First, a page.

Sun City Center Senior Living currently has 130 residents, primarily in assisted living, with 46 residents in their memory care unit. One major difference between the two sides of the facility is in the level of care. Assisted living is largely independent while memory care is much more staff-intensive. Many more services are offered to those in need of memory care. If the projection for the increase in people suffering from dementia proves true, those services will be ever more in need.
The situation is serious enough to warrant federal action. On May 15, President Obama presented the National Plan to Fight Alzheimer’s Disease. The plan, which includes $100 million in the 2013 federal budget, is designed to optimize the quality of care, to expand support for people with Alzheimer’s and their families, to enhance public awareness and engagement, and to track ongoing progress and drive improvements in the plan and in treatment. The signature piece of the plan calls for preventing and effectively treating Alzheimer’s disease by 2025. If that comes to pass, a monumental health care crisis may well be averted.
At Sun City Center Senior Living, residents enter the memory care unit through a variety of means. In some cases, family members seek out solutions such as that offered by residential facilities. Family members care for the majority of people with dementia at home, but while that may seem to be the ideal solution to the growing problem, family members frequently do not have the time or the ability to provide the level of care needed by those who suffer from dementia. In other cases, residents transfer over from assisted living, perhaps alone, perhaps the husband or wife in a couple needs more care than a spouse can provide, even in an assisted living environment.
“In assisted living, residents are living independently, we help them with meals and so on,” Perkins said. “We provide them with services for things they can’t do for themselves. A difference between our assisted living side and the memory care side is the ratio of staff to residents. Much more care can be provided in memory care. A certain percentage of our residents will transition between assisted living and memory care. That transition can be abrupt or more gradual.”
On the current course, virtually no one will be untouched by the growing problem of dementia and the care required by the victims. Your spouse, your parents, and even you may only be looking at a matter of time before it comes to your doorstep. Planning and preparation is something almost everyone should consider. With the Virtual Dementia Tour, people can gain new insight and a great deal of empathy for what their loved ones experience day by day, minute by minute. And hopefully with each passing day, the resources to help those impacted by dementia will improve and increase.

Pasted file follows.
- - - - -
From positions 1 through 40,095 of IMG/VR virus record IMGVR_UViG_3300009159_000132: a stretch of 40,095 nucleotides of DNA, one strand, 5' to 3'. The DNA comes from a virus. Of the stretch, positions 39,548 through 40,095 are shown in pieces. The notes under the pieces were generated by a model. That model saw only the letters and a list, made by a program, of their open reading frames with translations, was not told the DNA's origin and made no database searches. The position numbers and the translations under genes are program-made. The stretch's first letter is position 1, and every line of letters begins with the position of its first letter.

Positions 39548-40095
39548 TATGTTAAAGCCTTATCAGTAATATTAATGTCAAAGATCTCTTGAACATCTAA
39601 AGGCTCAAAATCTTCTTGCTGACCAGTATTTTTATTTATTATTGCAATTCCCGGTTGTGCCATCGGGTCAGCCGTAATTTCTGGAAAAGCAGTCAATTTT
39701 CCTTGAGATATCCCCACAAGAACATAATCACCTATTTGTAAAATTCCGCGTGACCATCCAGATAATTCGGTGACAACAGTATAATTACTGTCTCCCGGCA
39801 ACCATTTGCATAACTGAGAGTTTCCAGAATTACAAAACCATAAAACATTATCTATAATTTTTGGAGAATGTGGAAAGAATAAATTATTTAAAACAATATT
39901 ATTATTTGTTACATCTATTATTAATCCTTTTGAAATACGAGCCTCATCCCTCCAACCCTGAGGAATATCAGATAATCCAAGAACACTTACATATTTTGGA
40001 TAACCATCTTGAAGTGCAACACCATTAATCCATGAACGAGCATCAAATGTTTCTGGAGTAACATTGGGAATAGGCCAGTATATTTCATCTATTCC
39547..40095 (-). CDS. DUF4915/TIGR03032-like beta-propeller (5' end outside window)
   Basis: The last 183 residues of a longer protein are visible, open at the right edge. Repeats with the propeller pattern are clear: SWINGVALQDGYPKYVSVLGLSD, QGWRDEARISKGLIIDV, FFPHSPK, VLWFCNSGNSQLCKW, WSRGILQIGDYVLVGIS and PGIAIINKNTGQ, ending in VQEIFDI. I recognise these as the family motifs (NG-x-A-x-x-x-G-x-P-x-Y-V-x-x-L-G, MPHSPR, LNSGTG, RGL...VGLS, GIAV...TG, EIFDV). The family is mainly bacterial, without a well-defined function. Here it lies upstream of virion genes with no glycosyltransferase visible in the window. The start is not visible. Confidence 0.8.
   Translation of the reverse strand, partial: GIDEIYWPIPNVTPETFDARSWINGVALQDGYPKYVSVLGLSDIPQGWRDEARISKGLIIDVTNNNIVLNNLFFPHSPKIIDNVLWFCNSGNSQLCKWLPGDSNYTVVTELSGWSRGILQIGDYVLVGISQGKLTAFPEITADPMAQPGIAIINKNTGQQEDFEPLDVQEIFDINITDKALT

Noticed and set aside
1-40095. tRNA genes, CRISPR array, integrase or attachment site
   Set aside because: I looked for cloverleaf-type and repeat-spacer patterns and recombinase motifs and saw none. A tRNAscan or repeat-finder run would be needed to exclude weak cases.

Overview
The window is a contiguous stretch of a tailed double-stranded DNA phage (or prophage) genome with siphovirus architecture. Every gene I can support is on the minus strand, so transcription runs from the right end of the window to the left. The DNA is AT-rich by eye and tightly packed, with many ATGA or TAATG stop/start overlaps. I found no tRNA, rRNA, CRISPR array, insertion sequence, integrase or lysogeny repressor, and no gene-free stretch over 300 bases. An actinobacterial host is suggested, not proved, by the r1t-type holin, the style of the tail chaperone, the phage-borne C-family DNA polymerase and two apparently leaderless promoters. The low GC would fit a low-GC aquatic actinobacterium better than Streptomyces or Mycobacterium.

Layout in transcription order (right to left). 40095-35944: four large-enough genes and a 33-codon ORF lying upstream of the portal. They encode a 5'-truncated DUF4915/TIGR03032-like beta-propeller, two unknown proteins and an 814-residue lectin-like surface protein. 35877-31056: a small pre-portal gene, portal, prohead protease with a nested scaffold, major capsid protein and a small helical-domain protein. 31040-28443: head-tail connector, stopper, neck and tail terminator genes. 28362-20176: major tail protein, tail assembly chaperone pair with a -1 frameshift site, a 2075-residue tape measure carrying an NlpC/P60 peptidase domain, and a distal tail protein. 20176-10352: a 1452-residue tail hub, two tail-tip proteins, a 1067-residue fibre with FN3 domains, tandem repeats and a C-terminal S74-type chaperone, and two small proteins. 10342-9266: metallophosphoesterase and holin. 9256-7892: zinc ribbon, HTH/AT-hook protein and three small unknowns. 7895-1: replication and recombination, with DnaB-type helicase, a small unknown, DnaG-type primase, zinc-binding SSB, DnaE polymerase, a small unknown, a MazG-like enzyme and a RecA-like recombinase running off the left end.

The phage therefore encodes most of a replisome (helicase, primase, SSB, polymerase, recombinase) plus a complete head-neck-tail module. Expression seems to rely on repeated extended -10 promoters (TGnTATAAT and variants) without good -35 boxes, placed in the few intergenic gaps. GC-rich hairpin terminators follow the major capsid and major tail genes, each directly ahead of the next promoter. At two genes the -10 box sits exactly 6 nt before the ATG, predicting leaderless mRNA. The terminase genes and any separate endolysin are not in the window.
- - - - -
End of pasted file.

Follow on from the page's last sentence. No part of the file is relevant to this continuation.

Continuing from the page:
“Because dementia affects so many people, we believe it’s important to do our part to promote a greater understanding of what it is like to live with this devastating and widely misunderstood disease, Perkins continued. “For families with loved ones who have dementia, a lot of people tell us they wished they had known about this place sooner. It takes a special person to be a caregiver for dementia. It takes a very strong person. For family members who are caregivers, reach out for help. There are a lot of resources out there.”
Perhaps the first step involves walking in the shoes and seeing through the eyes of a person with dementia. On June 19 in Sun City Center, a group of people in the prime of their lives did just that.
For information about the Virtual Dementia Tour, visit Second Wind Dreams at www.secondwind.org/vdt.
For information about the National Alzheimer’s Project Act, visit aspe.hhs.gov/daltcp/napa.
For information about Sun City Center Senior Living, visit www.pacificasuncity.com